5 Easter C—4/2416
Acts 11:1-18; Psalm 148; Revelation 21:1-6; John 13:31-35
Pr. Scott Kramer
“How many times do I have to tell you…!?”
What child has not heard that question? “How many times do I have to tell you…to take out the trash…to not hit your sister…to do your homework…to turn down the music?”
If you were a model child, maybe you didn’t experience this. The rest of us did!
“How many times do I have to tell you? Parents ask the question out of exasperation. No doubt our heavenly Parent asks this question, too–not out of exasperation, but as an honest question. How many times do I have to tell you…that you are beloved?–no matter what!
Love is not something that we immediately believe in. It takes time. It takes repetition for us to be convinced and reassured that love is real, and that it is for us.
In the gospel reading two weeks ago you may recall that Jesus asked his friend Peter, “Do you love me, Peter?” Seems like a fair question, since earlier Peter had denied even knowing him…three times! Do you love me, Peter? Jesus asks a second time. Do you love me, Peter? he asks a third time.
Love is not something that we immediately believe. It takes time. It generally takes repetition for human beings to be convinced that we are loved, and lovable. It takes forgiveness. I wonder if it took time and repetition for Jesus to know that he was loved.
It works the other way, too. Not only does it take time and repetition to believe that we are beloved. It also takes time and repetition to be convinced that God’s love is for the whole creation, and not just for us.
In today’s reading from the book of Acts this same Peter recalls a strange dream he had in which a sheet was lowered from heaven, full of animals forbidden by Jewish law to eat. This vision happened three times. By the third time Peter understood what God was trying to tell him: God’s love is for all people!
We sometimes get the impression that Peter is not the “sharpest knife in the drawer.” Peter takes a while to catch on to what God is up to in the world.
On the other hand, the love that Peter is asked to practice is no ordinary love. This is not romantic or sentimental love. This is “agape” love. Agape is the Greek word used in the New Testament to describe the highest form of love. It’s unconditional and universal love. It’s God’s love for the whole creation, and it is the love that is intended as our human response to God’s love and the love we have for one another.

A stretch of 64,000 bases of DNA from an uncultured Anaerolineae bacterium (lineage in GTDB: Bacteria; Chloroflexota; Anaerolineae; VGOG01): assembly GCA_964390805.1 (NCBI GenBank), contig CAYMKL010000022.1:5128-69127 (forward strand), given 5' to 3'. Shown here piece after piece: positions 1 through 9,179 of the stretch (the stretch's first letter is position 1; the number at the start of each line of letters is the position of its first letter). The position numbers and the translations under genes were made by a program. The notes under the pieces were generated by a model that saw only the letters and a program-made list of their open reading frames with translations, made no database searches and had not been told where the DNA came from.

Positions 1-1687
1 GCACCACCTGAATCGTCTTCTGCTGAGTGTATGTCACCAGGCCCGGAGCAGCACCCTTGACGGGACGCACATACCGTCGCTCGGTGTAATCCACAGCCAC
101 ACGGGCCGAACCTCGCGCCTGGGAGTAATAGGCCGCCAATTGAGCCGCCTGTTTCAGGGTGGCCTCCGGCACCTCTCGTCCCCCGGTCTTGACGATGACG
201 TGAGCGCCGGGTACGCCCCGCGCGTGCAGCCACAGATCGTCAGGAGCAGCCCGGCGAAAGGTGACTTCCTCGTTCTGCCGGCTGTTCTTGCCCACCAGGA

The word “agape” is spelled the same as our English word “agape”—which seems about right, don’t you think? “Agape” describes our reaction to something surprising, shocking, unexpected—jaw-dropping, impossible. “God, you want me to love how much?? You want me to love whom?? You want me to love ‘those people’??” “Agape love” leaves us agape!
Maybe Peter wasn’t so slow after all. If it took him only three times to understand this kind of love, that seems pretty speedy! I for one could never get that right in three tries. For me, it’s the work of a lifetime!
Agape love—God’s love—is not something I instantly practice. I have to hear it day after week after month after year. It’s why I need to return again and again to worship. The message of God’s love for us we might embrace. But God’s love for all people, and all creation is not generally a message that we welcome, or practice, or even want to practice!
And yet, in John’s gospel Jesus says—also three times!–I give you a new commandment, 1) that you love one another. Just as I have loved you, 2) you also should love one another. By this everyone will know that you are my disciples, 3) if you have love for one another.
This commandment to love is not new. Jesus says it is but the command to love God and neighbor goes back to the Old Testament.
And yet, he’s right, isn’t he? Every day God’s command to love one another is new! The author of the Book of Revelation speaks of a new heaven and a new earth. Every day brings new opportunities and new circumstances that challenge the extent of our willingness to love, that stretch the limits of our love. Just as we’re settling into a pattern of beliefs that feel comfortable and reasonable and manageable, along comes the Holy Spirit, saying, “How about this person? How about that group? What about this part of my creation?”
How hard it is to love! How hard it is to practice the love of Jesus toward one another. People who really are determined to follow Jesus are left “agape” by the magnitude of God’s love!
The early church struggled to understand how non-Jews could be loved and welcomed; this is the story behind our first reading. All this talk of circumcised vs. uncircumcised sounds a bit odd to our ears—not to mention uncomfortable and a bit embarrassing!—but we have only to substitute “non-Christian” for “uncircumcised” to get a taste of the controversy.
The question of God’s love and the extent to which we practice that love is at least as important for our own day. Two days ago the world observed Earth Day. How big is God’s love? It’s not just for the human creation; it’s for the whole creation! Our psalm today names unexpected responses to God’s love: Sun and moon, shining stars, waters, hail, snow, fog, wind, cedars, cattle, creeping things and flying birds—as well as all peoples and all rulers–all praising God! The willingness of God’s human creation to be agape at God’s whole creation and to practice agape love toward that creation may determine whether God’s beloved human creation has any future at all.
How many times do I have to tell you…that you are beloved? says the Lord. How many times do I have to tell you…that this same love is for all creation, and it is our vocation as God’s beloved people to be…agape people!